The rise of antimicrobial resistance has created an urgent need for antibiotic-alternative strategies for disease control and prevention. Host defense peptides (HDPs), which have both antimicrobial and immunomodulatory properties, are an important component of the innate immune system. A host-directed approach to stimulate the synthesis of endogenous HDPs has emerged as a promising solution to treat infections with a minimum risk for developing antimicrobial resistance. Among a diverse group of compounds that have been identified as inducers of HDP synthesis are polyphenols, which are naturally occurring secondary metabolites of plants characterized by the presence of multiple phenol units. In addition to their well-known antioxidant and anti-inflammatory activities, a variety of polyphenols have been shown to stimulate HDP synthesis across animal species. This review summarizes both the in vitro and in vivo evidence of polyphenols regulating HDP synthesis. The mechanisms by which polyphenols induce HDP gene expression are also discussed. Natural polyphenols warrant further investigation as potential antibiotic alternatives for the control and prevention of infectious diseases. Full article
(This article belongs to the Special Issue Reviews on Antimicrobial Peptides)
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19 pages, 1198 KiB  
Review
Nano-Conjugated Food-Derived Antimicrobial Peptides As Natural Biopreservatives: A Review of Technology and Applications
by Brij Pal Singh, Rohit, K. M. Manju, Rohit Sharma, Bharat Bhushan, Sougata Ghosh and Gunjan Goel
Antibiotics 2023, 12(2), 244; https://doi.org/10.3390/antibiotics12020244 - 25 Jan 2023
Cited by 3 | Viewed by 2740
Abstract
In recent years, microbial food safety has garnered a lot of attention due to worldwide expansion of the food industry and processed food products. This has driven the development of novel preservation methods over traditional ones. Food-derived antimicrobial peptides (F-AMPs), produced by the [...] Read more.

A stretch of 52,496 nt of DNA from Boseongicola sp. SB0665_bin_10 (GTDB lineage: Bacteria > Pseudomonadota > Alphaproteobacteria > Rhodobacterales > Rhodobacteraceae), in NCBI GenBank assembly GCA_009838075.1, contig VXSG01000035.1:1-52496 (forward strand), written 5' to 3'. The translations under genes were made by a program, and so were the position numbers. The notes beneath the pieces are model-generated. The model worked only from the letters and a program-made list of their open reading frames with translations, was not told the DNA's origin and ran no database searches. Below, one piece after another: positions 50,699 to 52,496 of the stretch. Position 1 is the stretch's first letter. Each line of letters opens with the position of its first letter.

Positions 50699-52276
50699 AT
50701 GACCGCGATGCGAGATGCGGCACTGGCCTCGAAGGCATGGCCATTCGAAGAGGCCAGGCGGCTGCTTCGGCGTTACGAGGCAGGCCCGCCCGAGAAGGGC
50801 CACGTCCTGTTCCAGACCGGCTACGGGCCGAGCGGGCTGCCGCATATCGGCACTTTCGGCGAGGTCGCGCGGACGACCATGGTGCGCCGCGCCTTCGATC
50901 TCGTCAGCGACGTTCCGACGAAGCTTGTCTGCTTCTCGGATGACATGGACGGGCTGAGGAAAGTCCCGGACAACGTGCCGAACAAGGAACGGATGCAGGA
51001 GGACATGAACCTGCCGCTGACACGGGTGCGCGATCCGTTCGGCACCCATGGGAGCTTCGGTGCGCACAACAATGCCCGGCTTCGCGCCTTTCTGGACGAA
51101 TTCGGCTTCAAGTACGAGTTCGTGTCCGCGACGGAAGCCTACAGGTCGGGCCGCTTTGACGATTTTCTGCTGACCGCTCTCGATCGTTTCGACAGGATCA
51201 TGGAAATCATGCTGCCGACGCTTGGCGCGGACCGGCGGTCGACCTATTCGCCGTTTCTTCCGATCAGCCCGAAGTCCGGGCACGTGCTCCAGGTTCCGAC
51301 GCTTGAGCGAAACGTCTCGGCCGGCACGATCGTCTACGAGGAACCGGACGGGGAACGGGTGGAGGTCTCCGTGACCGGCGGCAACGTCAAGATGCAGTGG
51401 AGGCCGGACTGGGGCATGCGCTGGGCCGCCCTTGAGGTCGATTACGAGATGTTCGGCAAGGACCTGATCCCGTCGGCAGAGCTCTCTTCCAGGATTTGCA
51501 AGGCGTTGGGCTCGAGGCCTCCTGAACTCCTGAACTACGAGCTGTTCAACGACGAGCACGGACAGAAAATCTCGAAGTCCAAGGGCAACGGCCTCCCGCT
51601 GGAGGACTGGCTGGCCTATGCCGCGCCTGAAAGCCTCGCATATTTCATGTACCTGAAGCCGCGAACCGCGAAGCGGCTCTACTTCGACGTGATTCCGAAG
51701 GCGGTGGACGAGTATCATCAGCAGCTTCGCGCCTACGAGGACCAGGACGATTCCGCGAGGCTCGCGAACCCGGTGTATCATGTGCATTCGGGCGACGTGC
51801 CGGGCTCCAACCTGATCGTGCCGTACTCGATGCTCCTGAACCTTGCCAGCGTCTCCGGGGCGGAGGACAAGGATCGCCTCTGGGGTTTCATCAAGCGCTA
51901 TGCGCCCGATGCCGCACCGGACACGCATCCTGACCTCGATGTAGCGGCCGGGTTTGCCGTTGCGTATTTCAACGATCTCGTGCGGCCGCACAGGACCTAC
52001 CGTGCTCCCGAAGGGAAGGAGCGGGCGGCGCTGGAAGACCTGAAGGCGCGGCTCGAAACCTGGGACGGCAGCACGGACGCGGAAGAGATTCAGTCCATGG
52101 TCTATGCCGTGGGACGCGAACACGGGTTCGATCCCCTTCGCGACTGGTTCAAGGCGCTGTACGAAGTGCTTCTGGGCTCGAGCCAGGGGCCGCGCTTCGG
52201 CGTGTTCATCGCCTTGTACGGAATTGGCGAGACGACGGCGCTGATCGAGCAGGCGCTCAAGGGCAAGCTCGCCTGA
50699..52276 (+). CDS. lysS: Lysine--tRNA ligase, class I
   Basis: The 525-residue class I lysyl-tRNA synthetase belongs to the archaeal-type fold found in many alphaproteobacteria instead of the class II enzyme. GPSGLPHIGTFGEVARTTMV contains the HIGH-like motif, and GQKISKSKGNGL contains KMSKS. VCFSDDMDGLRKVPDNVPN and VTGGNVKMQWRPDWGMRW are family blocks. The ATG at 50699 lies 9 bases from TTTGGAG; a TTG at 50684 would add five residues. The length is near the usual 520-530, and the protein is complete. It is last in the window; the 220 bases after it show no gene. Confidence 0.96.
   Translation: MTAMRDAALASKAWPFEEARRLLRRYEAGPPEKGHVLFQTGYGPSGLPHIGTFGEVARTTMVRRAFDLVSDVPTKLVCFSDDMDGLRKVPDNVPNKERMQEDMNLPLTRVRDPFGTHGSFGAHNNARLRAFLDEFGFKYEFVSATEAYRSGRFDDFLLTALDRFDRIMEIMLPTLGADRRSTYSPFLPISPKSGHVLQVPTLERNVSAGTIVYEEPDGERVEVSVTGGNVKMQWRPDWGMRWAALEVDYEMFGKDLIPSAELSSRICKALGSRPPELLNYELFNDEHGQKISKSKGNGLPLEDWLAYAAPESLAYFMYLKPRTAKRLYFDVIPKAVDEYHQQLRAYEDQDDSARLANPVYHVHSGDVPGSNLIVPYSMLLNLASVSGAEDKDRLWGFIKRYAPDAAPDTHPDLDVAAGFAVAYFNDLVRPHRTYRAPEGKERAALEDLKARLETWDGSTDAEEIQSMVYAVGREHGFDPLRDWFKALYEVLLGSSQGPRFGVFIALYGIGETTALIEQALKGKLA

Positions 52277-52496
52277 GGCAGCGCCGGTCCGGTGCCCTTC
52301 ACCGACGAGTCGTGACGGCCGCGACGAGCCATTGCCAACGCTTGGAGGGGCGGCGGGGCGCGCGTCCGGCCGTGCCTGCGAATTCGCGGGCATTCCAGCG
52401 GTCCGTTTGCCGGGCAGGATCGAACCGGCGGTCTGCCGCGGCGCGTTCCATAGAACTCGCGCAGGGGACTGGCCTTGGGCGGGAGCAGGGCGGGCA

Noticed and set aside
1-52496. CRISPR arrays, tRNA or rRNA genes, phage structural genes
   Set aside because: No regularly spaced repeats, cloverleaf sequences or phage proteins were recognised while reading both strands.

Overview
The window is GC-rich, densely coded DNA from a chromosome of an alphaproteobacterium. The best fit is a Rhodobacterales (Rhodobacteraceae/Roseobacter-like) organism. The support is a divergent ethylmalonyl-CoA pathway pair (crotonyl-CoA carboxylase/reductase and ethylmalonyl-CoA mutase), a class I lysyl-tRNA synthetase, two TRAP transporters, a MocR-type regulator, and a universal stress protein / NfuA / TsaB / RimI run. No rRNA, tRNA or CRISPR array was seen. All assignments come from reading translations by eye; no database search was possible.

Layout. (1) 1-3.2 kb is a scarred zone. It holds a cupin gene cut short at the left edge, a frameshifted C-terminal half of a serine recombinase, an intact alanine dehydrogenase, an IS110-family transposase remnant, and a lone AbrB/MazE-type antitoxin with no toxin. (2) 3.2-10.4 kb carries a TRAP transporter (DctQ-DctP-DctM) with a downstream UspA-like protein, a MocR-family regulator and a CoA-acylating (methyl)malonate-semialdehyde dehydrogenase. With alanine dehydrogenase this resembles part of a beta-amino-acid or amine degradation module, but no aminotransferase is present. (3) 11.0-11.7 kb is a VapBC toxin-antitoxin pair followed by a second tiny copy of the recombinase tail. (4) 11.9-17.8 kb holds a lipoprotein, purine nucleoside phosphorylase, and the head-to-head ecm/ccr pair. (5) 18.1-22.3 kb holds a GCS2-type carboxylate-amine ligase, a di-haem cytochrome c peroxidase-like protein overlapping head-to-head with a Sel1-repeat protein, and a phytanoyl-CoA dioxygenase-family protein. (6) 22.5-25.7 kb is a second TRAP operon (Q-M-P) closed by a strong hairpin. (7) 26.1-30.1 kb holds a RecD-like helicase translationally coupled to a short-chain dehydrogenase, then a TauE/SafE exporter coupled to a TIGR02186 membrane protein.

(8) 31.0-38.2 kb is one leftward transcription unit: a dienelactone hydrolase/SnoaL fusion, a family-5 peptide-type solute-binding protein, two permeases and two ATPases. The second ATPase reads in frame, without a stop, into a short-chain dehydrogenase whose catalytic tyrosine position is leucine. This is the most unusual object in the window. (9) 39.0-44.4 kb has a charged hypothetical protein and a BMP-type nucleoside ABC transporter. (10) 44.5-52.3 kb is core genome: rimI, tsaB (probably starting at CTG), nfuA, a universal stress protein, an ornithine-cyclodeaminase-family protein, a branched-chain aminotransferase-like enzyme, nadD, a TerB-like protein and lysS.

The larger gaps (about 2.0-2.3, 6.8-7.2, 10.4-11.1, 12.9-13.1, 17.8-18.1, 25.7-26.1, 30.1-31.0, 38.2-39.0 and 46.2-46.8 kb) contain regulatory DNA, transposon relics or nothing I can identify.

In recent years, microbial food safety has garnered a lot of attention due to worldwide expansion of the food industry and processed food products. This has driven the development of novel preservation methods over traditional ones. Food-derived antimicrobial peptides (F-AMPs), produced by the proteolytic degradation of food proteins, are emerging as pragmatic alternatives for extension of the shelf-life of food products. The main benefits of F-AMPs are their wide spectrum antimicrobial efficacy and low propensity for the development of antibiotic resistance. However, direct application of F-AMPs in food limits its efficacy during storage. Therefore, the development of nanocarriers for the conjugation and distribution of potential AMPs may hold great potential to increase their bioactivity. This review highlights the significance of F-AMPs as a feasible and sustainable alternative to conventional food preservatives. The most recent developments in production, characterization, and mode of action of these AMPs against planktonic and biofilm forming pathogens are thoroughly discussed in this work. Moreover, nano-conjugation of F-AMPs with different nano-carriers and potential future application in food packaging are emphasized. This review may aid in comprehending the nano-conjugation of F-AMPs and offer insightful recommendations for further exploration and potential uses in the food processing industry. Full article